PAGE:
Kentucky’s public advocate has been pushing for reforms and more resources to ease the burden on the state’s overworked public defenders for years — but this time he may have some unlikely allies, reports the Louisville Courier-Journal. “There's a growing group of people across the political spectrum who want something different,” said Kentucky Public Advocate Ed Monahan. He is pushing what he calls 10 common sense reforms amid plans by both conservative and liberals to discuss criminal justice issues in the legislative session that begins in January.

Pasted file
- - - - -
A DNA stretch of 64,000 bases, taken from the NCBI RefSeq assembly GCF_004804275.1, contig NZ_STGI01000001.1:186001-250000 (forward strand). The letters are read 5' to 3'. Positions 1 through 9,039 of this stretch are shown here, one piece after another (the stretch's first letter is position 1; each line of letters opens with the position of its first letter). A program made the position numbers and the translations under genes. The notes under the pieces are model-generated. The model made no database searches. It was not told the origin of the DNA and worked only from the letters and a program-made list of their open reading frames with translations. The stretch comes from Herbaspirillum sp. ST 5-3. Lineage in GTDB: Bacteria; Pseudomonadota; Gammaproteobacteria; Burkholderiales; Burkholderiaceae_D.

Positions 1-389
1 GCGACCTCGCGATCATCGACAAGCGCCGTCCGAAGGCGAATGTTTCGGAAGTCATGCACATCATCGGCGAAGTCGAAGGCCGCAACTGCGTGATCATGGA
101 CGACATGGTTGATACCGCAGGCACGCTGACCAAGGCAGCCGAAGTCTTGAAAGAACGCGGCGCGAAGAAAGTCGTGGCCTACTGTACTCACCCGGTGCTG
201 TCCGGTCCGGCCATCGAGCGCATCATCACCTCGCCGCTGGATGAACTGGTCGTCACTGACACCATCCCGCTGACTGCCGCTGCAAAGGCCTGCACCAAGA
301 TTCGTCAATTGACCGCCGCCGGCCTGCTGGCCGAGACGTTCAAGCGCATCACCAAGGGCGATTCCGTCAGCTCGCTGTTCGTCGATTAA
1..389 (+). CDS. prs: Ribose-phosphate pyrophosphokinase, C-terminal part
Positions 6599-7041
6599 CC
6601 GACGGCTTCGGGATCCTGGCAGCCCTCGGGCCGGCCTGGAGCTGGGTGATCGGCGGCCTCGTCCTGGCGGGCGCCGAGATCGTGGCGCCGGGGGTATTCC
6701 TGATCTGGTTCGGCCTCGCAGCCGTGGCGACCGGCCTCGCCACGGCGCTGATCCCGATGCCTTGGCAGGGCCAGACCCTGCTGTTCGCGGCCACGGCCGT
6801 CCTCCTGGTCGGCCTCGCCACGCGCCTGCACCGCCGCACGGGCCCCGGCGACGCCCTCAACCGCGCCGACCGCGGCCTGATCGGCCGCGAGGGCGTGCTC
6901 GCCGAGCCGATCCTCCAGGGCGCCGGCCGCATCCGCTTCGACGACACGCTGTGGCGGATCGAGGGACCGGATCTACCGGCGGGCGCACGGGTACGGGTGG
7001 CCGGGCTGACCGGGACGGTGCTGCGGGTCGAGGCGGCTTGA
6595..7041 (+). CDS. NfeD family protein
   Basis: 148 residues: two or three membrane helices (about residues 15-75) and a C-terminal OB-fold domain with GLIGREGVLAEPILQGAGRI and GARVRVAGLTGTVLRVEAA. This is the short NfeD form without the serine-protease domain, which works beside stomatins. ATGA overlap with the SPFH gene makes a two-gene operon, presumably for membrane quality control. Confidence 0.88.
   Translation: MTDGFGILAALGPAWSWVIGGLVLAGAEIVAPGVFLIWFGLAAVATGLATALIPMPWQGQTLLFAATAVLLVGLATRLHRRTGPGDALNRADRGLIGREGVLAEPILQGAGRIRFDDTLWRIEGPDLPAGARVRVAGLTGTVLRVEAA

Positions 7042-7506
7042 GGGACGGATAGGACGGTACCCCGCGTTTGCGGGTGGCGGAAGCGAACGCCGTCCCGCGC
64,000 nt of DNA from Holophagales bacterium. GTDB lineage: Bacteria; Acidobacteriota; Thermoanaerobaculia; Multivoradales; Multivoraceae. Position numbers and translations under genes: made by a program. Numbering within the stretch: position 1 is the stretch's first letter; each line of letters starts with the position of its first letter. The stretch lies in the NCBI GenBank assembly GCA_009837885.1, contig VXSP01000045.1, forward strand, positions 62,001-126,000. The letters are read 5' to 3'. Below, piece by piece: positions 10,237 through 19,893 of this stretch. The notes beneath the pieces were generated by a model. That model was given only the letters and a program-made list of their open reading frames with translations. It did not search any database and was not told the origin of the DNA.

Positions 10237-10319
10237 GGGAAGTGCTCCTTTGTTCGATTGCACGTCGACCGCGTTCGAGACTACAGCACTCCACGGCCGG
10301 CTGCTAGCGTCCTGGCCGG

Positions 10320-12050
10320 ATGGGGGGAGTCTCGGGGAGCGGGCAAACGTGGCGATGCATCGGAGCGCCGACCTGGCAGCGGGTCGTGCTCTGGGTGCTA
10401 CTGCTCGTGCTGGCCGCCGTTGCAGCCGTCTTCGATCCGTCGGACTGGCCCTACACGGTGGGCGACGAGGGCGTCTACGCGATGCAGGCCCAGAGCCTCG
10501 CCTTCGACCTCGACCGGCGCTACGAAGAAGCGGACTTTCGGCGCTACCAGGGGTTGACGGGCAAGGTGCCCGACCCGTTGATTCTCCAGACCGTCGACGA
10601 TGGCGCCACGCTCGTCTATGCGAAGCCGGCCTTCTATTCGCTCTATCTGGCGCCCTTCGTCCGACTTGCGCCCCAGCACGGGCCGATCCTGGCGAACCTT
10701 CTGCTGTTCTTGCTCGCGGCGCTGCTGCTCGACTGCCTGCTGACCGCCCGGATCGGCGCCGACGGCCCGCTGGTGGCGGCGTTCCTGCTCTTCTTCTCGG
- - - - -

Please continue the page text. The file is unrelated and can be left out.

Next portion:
Almost every Kentucky public defender carries a caseload higher than the maximum national standard, putting the quality of representation at risk. And with starting salaries that are among the lowest in the region — $38,770 a year, compared to $47,000 in Indiana — the department has had a tough time recruiting and retaining attorneys. Among other things, Monahan is urging policymakers to reclassify minor misdemeanors as violations; create a “gross misdemeanor” classification for low-level felons; promote employment and reducing recidivism by allowing expungement of Class D felonies; reduce jail time by creating a “clear and convincing” standard for the pretrial release decision, and use the idea of presumed parole for eligible low-risk offenders.